Live from Eastern Shore, it's 'Radio Free Delmarva'

March 14, 1991|By Stephanie Shapiro | Stephanie Shapiro,Evening Sun Staff

WELCOME TO "RFD: Radio Free Delmarva," says host Va Williamson, "the show that rolls up its own sidewalk after it's done and goes peacefully home

to bed."

Just a little more than a year ago, it began as a 20-minute live jazz session on WSCL (89.5 FM), a public radio station based at Salisbury State University on Maryland's Eastern Shore. Today "RFD: Radio Free Delmarva" has grown into a two-hour live radio program that draws on the lore, occupations and talent of those inhabiting the Delmarva peninsula and celebrates the region's unique, agri- and aqua-cultural community.

The station's signal does not transmit beyond the Chesapeake Bay Bridge, but radio buffs anywhere can always venture to Salisbury for the program's monthly live broadcasts. And tomorrow night in a special presentation, "RFD" will be presented live from the Avalon Theater in Easton, where the audience will be restored to an era when corny humor, radio serials and a homey musical palette formed a wholesome evening of entertainment.

As WSCL's news director, Williamson envisioned something grand for the studio's state-of-the-art 16-track recording studio built in 1987. He had recently moved to the Eastern Shore from San Francisco, where for 17 years he had worked as a news anchor, reporter and a professional guitarist in a classical music quartet. "You're just aware if you live in the city, of the tremendous possibilities for serious art endeavors," Williamson says.

The live jazz sets featuring Williamson and friends expanded to include film reviews, poetry readings and other artistic offerings. A small audience also crowded into the studio for moral support and to cultivate the ambience of an old-fashioned live radio program.

The program "just sort of slowly grew," he says. Williamson, himself, browsed through antique stores, finding old books about radio announcer school, eccentric recipes, dusty Delmarva Peninsula ditties; all elements that would lend a geographically-specific persona to the program.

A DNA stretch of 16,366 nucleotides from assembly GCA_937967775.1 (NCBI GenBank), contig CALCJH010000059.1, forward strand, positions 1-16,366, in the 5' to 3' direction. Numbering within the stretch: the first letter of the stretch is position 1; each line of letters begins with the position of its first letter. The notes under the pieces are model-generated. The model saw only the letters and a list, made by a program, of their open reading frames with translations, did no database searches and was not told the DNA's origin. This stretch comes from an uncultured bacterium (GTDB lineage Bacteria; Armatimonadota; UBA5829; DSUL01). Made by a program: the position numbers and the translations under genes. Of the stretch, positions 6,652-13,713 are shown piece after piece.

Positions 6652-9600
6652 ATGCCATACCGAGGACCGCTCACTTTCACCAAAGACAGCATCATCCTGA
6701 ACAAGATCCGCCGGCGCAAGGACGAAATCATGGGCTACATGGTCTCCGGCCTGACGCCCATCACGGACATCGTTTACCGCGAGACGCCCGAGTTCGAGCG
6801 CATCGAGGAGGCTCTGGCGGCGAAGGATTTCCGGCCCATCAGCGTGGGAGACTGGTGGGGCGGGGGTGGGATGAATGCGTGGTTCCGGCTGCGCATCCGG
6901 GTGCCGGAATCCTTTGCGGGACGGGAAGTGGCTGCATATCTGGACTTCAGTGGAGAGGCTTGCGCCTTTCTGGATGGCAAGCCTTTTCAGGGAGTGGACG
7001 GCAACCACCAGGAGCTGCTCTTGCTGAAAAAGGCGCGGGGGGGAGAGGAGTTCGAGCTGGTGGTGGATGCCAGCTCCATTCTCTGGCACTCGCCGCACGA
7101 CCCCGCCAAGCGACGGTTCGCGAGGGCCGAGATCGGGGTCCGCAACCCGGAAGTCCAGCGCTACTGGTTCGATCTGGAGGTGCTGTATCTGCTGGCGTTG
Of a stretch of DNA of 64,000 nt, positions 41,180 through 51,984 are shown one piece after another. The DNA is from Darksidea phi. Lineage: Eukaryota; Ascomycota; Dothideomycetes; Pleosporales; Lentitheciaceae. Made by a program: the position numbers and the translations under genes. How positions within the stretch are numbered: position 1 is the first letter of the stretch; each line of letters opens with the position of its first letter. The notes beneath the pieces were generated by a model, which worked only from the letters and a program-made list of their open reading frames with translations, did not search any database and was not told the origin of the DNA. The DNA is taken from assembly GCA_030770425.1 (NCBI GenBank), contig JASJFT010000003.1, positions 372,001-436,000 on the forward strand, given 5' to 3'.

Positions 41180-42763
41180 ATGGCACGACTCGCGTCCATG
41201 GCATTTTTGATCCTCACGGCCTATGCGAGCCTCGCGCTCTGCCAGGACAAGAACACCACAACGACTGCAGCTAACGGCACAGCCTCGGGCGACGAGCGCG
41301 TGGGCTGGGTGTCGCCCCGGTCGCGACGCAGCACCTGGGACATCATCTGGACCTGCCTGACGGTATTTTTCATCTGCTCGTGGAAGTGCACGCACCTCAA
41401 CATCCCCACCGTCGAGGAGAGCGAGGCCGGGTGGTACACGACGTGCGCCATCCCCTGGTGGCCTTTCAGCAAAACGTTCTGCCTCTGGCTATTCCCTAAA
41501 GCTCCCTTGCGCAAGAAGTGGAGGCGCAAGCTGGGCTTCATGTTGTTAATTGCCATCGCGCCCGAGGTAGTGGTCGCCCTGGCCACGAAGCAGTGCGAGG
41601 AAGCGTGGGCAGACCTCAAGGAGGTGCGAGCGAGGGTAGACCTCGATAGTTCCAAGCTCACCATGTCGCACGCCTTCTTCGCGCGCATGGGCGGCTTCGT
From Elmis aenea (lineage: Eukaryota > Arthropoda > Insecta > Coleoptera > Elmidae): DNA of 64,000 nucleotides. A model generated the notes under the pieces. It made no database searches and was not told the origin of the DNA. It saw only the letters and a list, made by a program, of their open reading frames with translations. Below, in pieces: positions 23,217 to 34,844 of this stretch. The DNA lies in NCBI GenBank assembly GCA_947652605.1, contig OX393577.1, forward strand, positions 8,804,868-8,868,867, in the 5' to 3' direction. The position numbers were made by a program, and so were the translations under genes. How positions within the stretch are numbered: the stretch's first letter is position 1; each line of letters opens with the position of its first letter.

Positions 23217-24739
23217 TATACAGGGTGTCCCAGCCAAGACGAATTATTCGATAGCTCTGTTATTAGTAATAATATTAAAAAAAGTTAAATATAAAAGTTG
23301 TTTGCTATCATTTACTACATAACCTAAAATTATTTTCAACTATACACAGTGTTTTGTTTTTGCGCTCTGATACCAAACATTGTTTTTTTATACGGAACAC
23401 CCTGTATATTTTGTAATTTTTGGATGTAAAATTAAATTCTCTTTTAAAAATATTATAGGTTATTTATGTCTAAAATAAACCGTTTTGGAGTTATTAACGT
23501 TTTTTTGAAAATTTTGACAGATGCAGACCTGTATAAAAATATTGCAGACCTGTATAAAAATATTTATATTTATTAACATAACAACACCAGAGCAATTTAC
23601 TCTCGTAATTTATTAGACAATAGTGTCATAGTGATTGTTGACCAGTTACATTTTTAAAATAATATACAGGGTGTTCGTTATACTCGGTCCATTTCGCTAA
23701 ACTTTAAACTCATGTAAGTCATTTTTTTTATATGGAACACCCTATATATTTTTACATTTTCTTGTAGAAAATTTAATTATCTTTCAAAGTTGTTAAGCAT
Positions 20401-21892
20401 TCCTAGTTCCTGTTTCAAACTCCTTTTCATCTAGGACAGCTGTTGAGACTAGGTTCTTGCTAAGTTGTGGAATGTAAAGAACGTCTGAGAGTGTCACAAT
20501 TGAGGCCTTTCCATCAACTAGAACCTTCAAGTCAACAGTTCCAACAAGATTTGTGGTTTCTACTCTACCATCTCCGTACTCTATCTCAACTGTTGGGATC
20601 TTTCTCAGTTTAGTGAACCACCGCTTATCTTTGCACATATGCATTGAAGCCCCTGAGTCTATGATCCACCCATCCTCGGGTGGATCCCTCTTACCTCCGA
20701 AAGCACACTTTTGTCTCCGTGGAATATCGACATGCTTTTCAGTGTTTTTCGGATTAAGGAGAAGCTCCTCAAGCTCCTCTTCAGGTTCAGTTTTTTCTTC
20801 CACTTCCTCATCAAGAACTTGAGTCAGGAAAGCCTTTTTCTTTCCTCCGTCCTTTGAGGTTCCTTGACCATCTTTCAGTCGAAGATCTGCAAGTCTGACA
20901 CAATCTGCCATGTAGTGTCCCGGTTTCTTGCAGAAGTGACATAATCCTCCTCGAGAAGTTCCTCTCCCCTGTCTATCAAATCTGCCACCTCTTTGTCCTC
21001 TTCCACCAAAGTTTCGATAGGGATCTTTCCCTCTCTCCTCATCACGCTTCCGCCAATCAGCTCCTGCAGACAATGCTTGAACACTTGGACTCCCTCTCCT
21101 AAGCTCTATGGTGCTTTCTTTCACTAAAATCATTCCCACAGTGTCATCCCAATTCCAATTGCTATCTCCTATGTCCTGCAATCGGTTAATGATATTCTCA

Williamson also scoured the peninsula for artists. "There are a lot of talented artists around here," he says. "I've been blown away by how well people can play, how smart and intelligent people are given the chance to do something like this. People are enthusiastic as all get out."

When describing "RFD," Garrison Keillor's "Prairie Home Companion" comes most quickly to mind. But Williamson looks back to live radio's heyday for a comparison:

Eventually, "RFD" moved to the Caruthers Hall Auditorium at Salisbury State. Last month, the full-house audience listened to classical, folk, harmonica music, jazz and the first episode of the program's new serial, "Bif Delmar: Detective at Sea," co-written by Williamson and Baltimorean Jack Purdy.

As usual, the show was hosted by the glib Williamson and was peppered with references to Delmarva icons: muskrat, soybeans, seafood, tomatoes, as well as barbed remarks about national issues including the embattled National Endowment for the Arts.

Those in attendance tomorrow night may expect a comment or BTC two about Gov. William Donald Schaefer, no friend of the Eastern Shore these days. Among other guests, the program will feature the Medics Jazz Quintet, a group of Sussex County physicians, the bluegrass band Bitter Creek, and the Bellows Babes, an accordion duo.

"RFD: Radio Free Delmarva," takes place at 8 p.m. at the Avalon Theater in Easton. The show will be broadcast at 8 p.m. on 89.5 FM Saturday night. Admission is $3. For more information, call the radio station at (301) 543-6895,

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